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Missouri Department of Conservation


The emerald ash borer is a small insect that’s causing big problems for Missouri’s ash trees.

This non-native beetle (Agrilus planipennis), which is commonly known by the acronym EAB, attacks and kills all North American species of ash trees. It was first discovered in the U.S. in Michigan near Detroit in 2002 and first found in Missouri in Wayne County in 2008. Since then, it has spread across most of Missouri. EAB was first detected in Laclede County in 2016 and the Springfield area in 2018. The most recent first finds in southwest Missouri were in Barry, Barton, Jasper, Newton and McDonald Counties this spring (2023).

This beetle, which is approximately a half-inch in length, is benign in the adult portion of its life cycle. It is the larval stage of this insect that damages ash trees. Once hatched from their eggs, larva start feeding on the xylem tissue of the ash tree. The larva make an “S” pattern as they feed. Once enough of the xylem is damaged, water flow to that portion of the tree is prevented. This results in that portion of the tree dying. The insects first attack the top of the tree and work their way down over a few years and different generations of the insect. After enough of the tree’s xylem is damaged the tree finally dies.

Dead portions of the tree or the whole tree (depending on how far the damage has occurred) dry very quickly and become brittle. These trees become extremely dangerous to takedown. EAB-killed ash trees have been known to collapse under their own weight after standing dead for only two years.

Branches that die as a result of EAB infestation may start falling from trees almost immediately, making them a safety concern for all that go near that tree. Whole trees that are dead are extremely dangerous and great care should be made when removing these trees. There have been instances of whole trees collapsing on top of the sawyer after only being touched by a running chainsaw.

Anyone with a dead or dying ash tree that is presumed to have been damaged by EAB, should have that tree removed as soon as possible. While the tree is still partially alive and still green, it will be much safer to remove. Trees that are not in residential areas such as woodlands and not near something of value or along a trail or road can be left to fall on their own as the risk to people is much less. This will provide habitat for wildlife in the form of a dead tree snag.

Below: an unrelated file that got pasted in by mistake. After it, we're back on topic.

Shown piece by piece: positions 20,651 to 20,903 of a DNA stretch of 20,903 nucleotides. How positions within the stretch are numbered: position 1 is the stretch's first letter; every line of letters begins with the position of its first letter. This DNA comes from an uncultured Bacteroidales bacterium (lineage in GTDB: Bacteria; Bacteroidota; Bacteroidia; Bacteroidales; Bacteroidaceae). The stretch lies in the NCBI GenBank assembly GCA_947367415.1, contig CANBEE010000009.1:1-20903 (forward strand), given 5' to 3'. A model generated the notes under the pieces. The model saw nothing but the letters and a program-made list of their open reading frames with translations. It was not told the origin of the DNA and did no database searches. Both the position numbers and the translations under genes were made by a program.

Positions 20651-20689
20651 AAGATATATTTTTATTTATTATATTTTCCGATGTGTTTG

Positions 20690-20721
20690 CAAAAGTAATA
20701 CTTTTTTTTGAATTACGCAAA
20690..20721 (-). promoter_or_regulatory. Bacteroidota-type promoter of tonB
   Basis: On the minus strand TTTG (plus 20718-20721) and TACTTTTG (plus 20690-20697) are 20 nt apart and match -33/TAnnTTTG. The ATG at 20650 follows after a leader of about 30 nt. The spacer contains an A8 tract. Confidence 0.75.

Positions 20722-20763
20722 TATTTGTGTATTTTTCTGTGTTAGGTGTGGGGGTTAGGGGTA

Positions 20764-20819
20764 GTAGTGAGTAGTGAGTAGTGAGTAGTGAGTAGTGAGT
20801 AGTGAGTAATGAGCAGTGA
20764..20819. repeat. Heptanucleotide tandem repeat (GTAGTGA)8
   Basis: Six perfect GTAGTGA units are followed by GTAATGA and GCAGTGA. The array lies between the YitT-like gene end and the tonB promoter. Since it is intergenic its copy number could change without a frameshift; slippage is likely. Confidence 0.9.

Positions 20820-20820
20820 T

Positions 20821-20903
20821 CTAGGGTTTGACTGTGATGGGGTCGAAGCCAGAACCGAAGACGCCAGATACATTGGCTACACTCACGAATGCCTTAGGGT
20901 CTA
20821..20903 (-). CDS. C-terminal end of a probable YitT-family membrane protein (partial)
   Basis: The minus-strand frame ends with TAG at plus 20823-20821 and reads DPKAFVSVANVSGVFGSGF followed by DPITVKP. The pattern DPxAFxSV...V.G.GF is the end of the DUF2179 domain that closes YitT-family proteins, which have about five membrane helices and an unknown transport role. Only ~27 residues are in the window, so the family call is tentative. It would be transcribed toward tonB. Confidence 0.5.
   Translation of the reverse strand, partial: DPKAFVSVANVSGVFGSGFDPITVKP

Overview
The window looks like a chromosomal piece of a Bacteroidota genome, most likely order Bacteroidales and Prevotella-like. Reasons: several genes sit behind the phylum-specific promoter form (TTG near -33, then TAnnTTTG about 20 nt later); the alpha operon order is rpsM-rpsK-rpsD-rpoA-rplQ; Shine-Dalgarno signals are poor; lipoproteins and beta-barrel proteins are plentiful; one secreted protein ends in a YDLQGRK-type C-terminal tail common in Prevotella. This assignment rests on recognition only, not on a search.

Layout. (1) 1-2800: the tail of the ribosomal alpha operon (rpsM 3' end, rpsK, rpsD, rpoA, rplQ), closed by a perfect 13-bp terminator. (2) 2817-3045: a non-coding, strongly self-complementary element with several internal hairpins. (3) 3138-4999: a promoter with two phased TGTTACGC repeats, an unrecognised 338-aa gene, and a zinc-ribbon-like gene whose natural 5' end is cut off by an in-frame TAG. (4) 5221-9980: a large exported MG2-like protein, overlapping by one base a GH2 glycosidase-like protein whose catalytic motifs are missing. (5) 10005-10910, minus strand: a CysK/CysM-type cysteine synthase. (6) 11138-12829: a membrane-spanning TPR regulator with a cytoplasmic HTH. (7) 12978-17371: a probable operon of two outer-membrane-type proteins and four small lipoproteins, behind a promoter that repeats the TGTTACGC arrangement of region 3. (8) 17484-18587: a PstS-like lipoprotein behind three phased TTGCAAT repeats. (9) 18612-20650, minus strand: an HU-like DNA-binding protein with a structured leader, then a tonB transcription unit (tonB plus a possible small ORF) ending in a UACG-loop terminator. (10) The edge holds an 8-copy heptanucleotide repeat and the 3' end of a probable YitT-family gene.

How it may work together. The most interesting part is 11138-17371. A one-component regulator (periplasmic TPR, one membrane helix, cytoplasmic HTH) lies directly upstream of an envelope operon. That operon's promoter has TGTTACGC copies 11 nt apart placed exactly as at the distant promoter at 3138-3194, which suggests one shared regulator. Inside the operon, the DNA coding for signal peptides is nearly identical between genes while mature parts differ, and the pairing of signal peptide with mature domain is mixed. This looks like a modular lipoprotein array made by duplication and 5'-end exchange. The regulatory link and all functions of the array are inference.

If you have an ash in good to great condition, you may consider preventatively treating it for EAB. Depending on the size of the tree will determine if you may use homeowner available products or need an arborist with an Applicators license to do it for you. MDC has a publication outlining these options, EAB Management Guide for Missouri Homeowners, which is available at mdc.mo.gov.

Research has shown one way EAB spreads is by the transportation of firewood that contains the larvae. So, whether you cut firewood for personal heating purposes or to sell to others, try to keep the source of your firewood as localized as possible. Forestry experts suggest people don’t transport firewood more than 50 miles, but obviously, the smaller distance any firewood travels, the better the chances of not spreading this harmful pest.

Learn more at mdc.mo.gov.

Jon Skinner is a Community Forester for the Missouri Department of Conservation. Information about tree care is at mdc.mo.gov/trees-plants/tree-care.


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